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Caring for all Arkansas ChildrenPosted Wednesday, December 26, 2012, at 10:57 AM
Generosity is part of Arkansas's culture. Regardless the form of loss or suffering, time and again, Arkansans come to the aid of others. This kindness of spirit shines brightest during the holiday season. It's heartwarming to recognize all that Arkansans do for disadvantaged children and families at this time of year.
One program synonymous with benefiting children at Christmas time is the U.S. Marine Corps Reserve's Toys for Tots. Their mission is to collect new, unwrapped toys and distribute them as Christmas gifts to needy children. These are children who find themselves in unfortunate situations through no fault of their own. Organizers work to make sure that a Toys for Tots gift is often accompanied by a message of hope.
There are many other large-scale efforts under way to improve the lives of children in Arkansas. This month, a Little Rock-based program for homeless children and adults launched a capital campaign to expand its services. Our House provides housing, job training, education, and child care for homeless families who are working but still cannot make ends meet. Through Our House, these families develop skills that will enable them to be independent and successful on their own. But no matter how many families Our House helps, there are always many more on waiting lists. That's why Our House hopes to triple its program capacity, making it easier for more families support themselves.
The work of charitable organizations, like Our House, is now more important than ever. The number of people in homeless families living in suburban and rural America rose nearly 60 percent during the recent Great Recession. In fact, more than one million school children are now homeless in our nation, with almost 19,000 of those children living in Arkansas.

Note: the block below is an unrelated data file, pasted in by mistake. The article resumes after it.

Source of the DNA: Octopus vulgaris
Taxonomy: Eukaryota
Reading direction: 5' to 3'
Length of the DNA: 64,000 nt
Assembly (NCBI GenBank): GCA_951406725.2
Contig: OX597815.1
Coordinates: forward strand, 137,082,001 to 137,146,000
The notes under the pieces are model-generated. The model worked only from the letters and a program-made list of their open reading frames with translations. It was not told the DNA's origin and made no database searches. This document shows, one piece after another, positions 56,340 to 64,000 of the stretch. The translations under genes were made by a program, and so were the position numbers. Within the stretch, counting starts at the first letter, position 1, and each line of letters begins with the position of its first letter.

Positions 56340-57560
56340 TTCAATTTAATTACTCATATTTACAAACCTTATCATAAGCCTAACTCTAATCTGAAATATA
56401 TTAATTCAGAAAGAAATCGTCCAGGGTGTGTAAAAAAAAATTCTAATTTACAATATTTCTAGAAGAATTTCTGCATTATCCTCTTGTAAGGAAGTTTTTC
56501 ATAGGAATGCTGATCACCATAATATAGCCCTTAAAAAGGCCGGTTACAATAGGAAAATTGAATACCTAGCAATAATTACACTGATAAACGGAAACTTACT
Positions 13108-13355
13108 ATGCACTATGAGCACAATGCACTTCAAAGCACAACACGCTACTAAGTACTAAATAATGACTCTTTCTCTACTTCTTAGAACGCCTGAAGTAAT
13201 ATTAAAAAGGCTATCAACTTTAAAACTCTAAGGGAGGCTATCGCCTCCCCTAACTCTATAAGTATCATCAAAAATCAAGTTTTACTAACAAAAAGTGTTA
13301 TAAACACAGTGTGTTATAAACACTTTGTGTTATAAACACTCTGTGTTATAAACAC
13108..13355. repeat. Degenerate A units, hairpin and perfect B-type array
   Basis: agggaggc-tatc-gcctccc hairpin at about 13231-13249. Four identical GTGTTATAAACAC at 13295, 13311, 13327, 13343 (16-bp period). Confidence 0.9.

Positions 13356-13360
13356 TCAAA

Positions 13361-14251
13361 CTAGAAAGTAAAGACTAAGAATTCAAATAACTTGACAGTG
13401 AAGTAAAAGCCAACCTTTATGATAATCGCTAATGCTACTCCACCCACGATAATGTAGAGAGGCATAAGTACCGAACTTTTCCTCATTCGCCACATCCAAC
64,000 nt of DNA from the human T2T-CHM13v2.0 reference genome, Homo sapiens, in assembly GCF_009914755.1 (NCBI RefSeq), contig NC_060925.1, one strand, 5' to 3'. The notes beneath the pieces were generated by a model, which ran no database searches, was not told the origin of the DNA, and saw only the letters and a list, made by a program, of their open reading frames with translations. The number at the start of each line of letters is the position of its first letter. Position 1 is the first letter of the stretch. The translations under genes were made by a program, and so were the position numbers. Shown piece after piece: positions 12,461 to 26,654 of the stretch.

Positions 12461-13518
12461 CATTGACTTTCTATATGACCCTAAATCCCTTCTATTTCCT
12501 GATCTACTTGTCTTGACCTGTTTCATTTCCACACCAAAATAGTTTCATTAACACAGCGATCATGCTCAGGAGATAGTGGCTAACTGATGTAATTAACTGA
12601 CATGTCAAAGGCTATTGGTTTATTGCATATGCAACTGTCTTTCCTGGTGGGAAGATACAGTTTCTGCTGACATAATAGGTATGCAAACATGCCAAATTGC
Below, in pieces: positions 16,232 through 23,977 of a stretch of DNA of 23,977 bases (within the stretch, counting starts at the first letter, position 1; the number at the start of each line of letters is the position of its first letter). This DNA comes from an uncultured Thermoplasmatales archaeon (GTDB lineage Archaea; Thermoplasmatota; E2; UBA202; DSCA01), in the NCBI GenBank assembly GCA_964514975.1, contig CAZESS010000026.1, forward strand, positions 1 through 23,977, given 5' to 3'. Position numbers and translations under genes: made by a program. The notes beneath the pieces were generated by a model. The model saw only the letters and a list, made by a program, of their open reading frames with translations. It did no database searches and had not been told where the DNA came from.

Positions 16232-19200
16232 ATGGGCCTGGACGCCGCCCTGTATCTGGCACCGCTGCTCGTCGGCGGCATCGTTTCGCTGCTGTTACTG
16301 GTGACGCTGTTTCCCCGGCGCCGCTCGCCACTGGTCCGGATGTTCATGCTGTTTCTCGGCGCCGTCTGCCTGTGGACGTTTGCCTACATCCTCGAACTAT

This month Arkansas Children's Hospital announced a new center to honor the legacy of its retiring Director and CEO, Dr. Jonathan R. Bates. The hospital has long been a leader in children's health care and in brightening the lives of kids who are ill. Dr. Bates was at the center of those efforts for decades, and the Bates Center will continue working to effectively and compassionately care for children.
One of the great things about Arkansas is that it's small enough to feel like a tight-knit community. Here, we seem to understand that we are all connected to one another. We know that the best opportunity we can give to the children of our State is to ensure they are well-fed, sheltered and healthy. Our compassion today helps pave the way for continued success and generosity among Arkansas's future generations. To everyone who reaches out a hand to others in our communities, thank you. May you find your own rewards in giving to others this Christmas and beyond the holiday season.
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